Refugee Reception and Perception in Germany and Canada

Researchers: Elke Winter1, Anke Patzelt1, Verena Schmid2, Mélanie Beauregard1, Charlotte Murret-Labarthe1, Bianca Stumpf 1, Carsten Saremba3, and Georg Mildenberger2, 4
University of Ottawa1, University of Heidelberg2, University of Potsdam3, and the Centre for Social Investment4
Research Partner: The Refugee Hub
Keywords: Canada, Germany, refugees, asylum, Syrians, media analysis, newspapers, discourse, public opinion, nationalism, national identity, integration
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Objective: This multi-year study explores media representations of refugees and refugee-related issues in Canada and Germany, from the initial arrival of Syrian refugees in 2015/2016, to public claim making for and against refugee newcomers, to issues of long-term integration in 2020.

Justification: Since the start of the Syrian “refugee crisis” in 2015, migration has become an important issue of contention in the public space, with multiple and diverse actors engaged in defining ‘citizenship’ and its relation to perceived “outsiders”. Issues of identity and integration are heavily shaped and communicated through mainstream media. This project collects media data to better understand how refugees are received and perceived in Canada and Germany. 

Practical goal: To understand refugee perception in the media and public opinion and how these influence refugee integration into the host community.

Primary audience: Academics, service providers, policy makers, and the public.

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Executive Summary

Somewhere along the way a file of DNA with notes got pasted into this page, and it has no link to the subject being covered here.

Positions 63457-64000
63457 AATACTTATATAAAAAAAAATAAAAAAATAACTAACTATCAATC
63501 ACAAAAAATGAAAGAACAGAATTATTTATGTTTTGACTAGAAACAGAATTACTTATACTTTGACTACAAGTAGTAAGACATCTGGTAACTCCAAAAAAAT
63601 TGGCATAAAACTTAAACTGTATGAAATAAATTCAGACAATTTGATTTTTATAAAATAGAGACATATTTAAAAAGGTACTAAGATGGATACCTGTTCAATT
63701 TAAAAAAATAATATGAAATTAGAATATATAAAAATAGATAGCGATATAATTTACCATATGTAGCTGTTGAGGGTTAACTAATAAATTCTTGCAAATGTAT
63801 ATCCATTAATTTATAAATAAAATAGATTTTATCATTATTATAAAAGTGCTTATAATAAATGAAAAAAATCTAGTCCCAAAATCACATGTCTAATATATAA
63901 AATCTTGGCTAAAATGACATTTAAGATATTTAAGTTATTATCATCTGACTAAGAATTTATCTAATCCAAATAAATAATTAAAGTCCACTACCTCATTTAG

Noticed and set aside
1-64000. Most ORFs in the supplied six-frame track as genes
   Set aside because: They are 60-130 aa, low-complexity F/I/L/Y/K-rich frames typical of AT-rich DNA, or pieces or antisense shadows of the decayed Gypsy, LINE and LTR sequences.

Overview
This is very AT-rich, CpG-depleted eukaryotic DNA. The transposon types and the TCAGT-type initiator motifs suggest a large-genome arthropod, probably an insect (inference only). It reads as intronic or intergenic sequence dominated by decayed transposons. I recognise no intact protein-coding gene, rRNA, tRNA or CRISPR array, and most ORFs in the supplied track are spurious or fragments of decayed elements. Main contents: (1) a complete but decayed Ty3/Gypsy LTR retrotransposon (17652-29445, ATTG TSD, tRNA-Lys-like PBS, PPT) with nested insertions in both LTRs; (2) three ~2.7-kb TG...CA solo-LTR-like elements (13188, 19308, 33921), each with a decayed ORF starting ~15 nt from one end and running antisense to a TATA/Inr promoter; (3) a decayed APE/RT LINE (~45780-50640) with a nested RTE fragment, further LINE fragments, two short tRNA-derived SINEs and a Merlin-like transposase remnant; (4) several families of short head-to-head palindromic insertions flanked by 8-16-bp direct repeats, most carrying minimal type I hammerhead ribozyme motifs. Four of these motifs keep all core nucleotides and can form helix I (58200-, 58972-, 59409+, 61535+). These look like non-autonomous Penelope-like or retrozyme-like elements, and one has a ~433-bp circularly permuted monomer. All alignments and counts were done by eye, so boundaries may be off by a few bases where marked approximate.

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This study takes place in three phases.

In the first phase, researchers compared representations of Syrian refugees in one German newspaper (Süddeutsche Zeitung) and one Canadian newspaper (The Globe and Mail). The research team applied the concept of sublation (Bauder, 2011) and critical discourse analysis to articles published between September 2015 and January 2016 – the height of the Syrian refugee “crisis.” Researchers focused on how media perceptions of refugees and refugee-related issues differed in Canada and Germany, and along urban/rural and provincial lines in each country.

The second phase examines public claims-making in two specific contexts: the Rhein-Neckar Metropolitan Region in Germany, and the National Capital Region in Canada. The research team is sampling articles published in the Rhein-Neckar Zeitung (distributed in the German cities Heidelberg, Sinsheim, Mosbach, Buchen and their surroundings), as well as The Ottawa Citizen and Le Droit (distributed in the Canadian cities Ottawa and Gatineau and their surroundings). This phase seeks to identify which actors or “carrier groups” manage to get their voices heard in the public space. It examines what claims are being made in the public space for, against, and by refugees.

The third phase focuses on refugee reception and perceptions past “the survival years” when issues of long-term integration become more salient. This phase builds on previous theories and methodologies, focusing on two local newspapers – the Stuttgarter Zeitung in Germany and The Ottawa Citizen/Le Droit in Canada. This phase aims to better understand the integration of refugee families beyond the arrival phase. It focuses more specifically on issues of access to social and cultural citizenship.


Results of the first phase show that representations of Syrian refugees in the Süddeutsche Zeitung and The Globe and Mail generally reflect the national traditions of each country (i.e. Germany as an ethnic nation and Canada as a settler society). Articles in the Süddeutsche Zeitung reveal stark divisions within German society regarding “the refugee question” (supporters versus opponents). Articles in The Globe and Mail reveal that media coverage of Syrian refugees in Canada is less negative compared to that of other refugee groups. However, this positive representation is mainly used to highlight the generosity and benevolence of the Canadian nation.             

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